US 6715465 B2
An internal combustion engine includes at least one rotating, oscillating or reciprocating piston (20, 21) in a cylinder (11, 12). Each piston (20, 21) defines with the cylinder (11, 12) a combustion chamber (35). Each combustion chamber (35) has at least one inlet valve (36) and one exhaust valve (37), and a mechanism (40) to periodically open the inlet and exhaust valves. The valves are closed by a gas spring (80, 82) having a closing force proportional to the speed of the engine.
1. An internal combustion engine comprising at least one rotating, oscillating or reciprocating piston in a cylinder, each piston defining with the cylinder a combustion chamber, each combustion chamber having at least one inlet valve and one exhaust valve, and means to periodically open the inlet and exhaust valves, wherein the valves are closed by a gas which is pressurized by a source of gas pressure taken from each combustion chamber and which is monitored and controlled by a monitor means so that the closing force is proportional to the RPM of the engine.
2. The internal combustion engine according to
3. The internal combustion engine according to
4. The internal combustion engine according to
5. The internal combustion engine according to
6. The internal combustion engine according to
7. The internal combustion engine according to
8. The internal combustion engine according to
9. The internal combustion engine according to
10. The internal combustion engine according to
11. The internal combustion engine according to
This invention relates to internal combustion engines and particularly the valve control of internal combustion engines that run on a four stroke cycle.
The majority of internal combustion engines used in motor cars, trucks and motorcycles operate on a four stroke cycle. The four stroke cycle internal combustion engine has been in use for the bulk of the 20th century. Over the years engine designers have constantly strived to improve the efficiency of such engines. In modern times these improvements in efficiency have dictated a need to also consider the environmental effects of the engine namely the production of pollutants including noxious gases that escape through the exhaust. Compromises have been reached in which the overall efficiency of the engine has been reduced by the need to introduce power absorbing equipment to purify the exhaust gases such as catalytic converters. Environmental issues have also dictated controls on fuels, consequently the addition of lead as an anti-knocking agent in high compression internal combustion engines has been phased out with the introduction of lead-free petrol resulting in further compromises in engine design.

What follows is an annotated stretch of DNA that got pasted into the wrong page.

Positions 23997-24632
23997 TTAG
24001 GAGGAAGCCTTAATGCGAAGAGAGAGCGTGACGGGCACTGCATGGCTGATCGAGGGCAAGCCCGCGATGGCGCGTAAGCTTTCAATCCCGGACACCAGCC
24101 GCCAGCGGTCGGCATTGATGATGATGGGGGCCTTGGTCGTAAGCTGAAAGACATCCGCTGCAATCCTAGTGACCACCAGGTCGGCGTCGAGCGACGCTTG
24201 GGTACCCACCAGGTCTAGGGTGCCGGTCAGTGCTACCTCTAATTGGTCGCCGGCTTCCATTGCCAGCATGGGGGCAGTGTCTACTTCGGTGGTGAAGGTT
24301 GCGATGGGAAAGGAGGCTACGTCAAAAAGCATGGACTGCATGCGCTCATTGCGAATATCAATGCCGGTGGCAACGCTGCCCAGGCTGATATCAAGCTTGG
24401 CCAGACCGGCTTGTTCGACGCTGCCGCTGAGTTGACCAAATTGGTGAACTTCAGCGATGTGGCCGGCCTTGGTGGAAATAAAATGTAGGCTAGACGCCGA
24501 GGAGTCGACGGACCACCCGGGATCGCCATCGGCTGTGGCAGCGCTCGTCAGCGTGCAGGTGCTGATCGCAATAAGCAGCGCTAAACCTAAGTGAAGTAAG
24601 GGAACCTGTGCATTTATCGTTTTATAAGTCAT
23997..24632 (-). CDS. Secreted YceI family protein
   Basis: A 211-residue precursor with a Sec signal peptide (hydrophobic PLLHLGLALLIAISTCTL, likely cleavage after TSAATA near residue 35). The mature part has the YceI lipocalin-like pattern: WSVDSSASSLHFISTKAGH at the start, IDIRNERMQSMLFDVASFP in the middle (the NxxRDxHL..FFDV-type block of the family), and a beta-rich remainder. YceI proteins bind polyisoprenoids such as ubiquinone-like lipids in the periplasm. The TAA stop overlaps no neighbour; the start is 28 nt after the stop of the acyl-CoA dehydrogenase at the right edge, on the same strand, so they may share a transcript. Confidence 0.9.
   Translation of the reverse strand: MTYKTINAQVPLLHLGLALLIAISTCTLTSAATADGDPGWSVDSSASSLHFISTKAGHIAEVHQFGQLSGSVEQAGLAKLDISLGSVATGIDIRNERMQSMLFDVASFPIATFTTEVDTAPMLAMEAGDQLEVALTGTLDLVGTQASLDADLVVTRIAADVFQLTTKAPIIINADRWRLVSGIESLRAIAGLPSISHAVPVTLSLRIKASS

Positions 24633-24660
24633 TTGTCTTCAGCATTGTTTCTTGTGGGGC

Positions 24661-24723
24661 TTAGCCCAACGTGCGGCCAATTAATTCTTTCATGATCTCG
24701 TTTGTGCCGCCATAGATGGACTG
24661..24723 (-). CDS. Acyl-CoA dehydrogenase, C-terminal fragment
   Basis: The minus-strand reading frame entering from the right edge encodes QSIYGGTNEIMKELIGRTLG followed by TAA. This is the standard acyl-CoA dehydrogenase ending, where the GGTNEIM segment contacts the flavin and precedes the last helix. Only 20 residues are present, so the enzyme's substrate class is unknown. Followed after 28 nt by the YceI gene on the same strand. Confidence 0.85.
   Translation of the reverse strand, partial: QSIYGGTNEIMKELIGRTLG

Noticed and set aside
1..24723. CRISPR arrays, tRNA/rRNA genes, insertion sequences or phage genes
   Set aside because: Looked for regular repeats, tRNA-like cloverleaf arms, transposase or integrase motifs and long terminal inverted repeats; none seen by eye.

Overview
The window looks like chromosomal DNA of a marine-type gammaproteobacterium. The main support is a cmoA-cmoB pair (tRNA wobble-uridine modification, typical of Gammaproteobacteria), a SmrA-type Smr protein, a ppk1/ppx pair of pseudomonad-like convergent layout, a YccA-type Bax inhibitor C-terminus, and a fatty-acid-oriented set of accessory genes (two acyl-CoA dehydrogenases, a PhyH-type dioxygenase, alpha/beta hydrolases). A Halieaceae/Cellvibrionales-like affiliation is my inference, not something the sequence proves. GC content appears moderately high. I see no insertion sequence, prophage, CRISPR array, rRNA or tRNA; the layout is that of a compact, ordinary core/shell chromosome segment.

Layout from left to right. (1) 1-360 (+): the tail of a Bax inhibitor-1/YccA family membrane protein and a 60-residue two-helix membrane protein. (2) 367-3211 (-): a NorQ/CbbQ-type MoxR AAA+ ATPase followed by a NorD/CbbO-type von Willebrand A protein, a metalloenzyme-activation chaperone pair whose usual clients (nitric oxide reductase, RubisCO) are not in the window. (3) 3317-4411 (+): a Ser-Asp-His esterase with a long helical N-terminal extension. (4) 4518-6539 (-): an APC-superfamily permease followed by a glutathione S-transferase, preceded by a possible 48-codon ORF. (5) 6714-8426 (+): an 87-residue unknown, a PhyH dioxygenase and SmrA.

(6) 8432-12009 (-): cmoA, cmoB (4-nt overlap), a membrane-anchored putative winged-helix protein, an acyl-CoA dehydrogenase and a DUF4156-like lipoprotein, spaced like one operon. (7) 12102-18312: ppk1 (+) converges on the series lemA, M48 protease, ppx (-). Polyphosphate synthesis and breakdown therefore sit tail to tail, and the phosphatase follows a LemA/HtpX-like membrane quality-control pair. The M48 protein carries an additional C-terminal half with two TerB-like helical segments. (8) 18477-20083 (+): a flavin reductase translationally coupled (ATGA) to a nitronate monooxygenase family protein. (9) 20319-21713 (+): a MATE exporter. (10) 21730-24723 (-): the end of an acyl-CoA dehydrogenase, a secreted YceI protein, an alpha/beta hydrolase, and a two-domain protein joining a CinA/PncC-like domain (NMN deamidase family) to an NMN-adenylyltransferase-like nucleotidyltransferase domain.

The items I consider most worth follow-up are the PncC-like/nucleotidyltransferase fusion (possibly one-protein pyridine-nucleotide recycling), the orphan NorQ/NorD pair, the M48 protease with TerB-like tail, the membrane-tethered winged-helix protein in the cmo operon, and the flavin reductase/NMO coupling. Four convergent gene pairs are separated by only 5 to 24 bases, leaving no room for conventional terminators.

Four stroke engines usually include at least one inlet and one exhaust valve per cylinder. In some small sophisticated engines pluralities of exhaust and inlet valves may be provided per cylinder. The valves are usually driven to an open position by the lobes of a camshaft. This drive can either be direct or indirect. The valves usually return to the closed position by the use of metal coil springs that simply urge the valve once open, back to the closed position. The size of spring force of the coil spring is designed to accommodate the engine when the largest demand is placed on the springs which is usually when the engine is running at the highest revolutions per minute (RPM). Thus, the valve springs have to be of sufficient size, weight and spring ratio to operate efficiently at the highest RPM. This means that at lower RPM the valve springs are too strong and thus unnecessary work is done against the springs causing a dramatic reduction in the engine efficiency in its normal operation range. Valve springs also have to be compressed during the starting procedure thus increasing the power required to tun over an engine to start it requiring large lead acid batteries and charging systems.
It is these considerations and the many problems discussed above that have brought about the present invention.
According to the present invention there is provided an internal combustion engine comprising at least one rotating, oscillating or reciprocating piston in a cylinder, each piston defining with the cylinder a combustion chamber, each combustion chamber having at least one inlet valve and one exhaust valve, and means to periodically open the inlet and exhaust valves, characterised in that the valves are closed by a gas spring pressurised by a source of gas pressure taken from each combustion chamber and monitored so that the closing force is proportional to the RMP of the engine.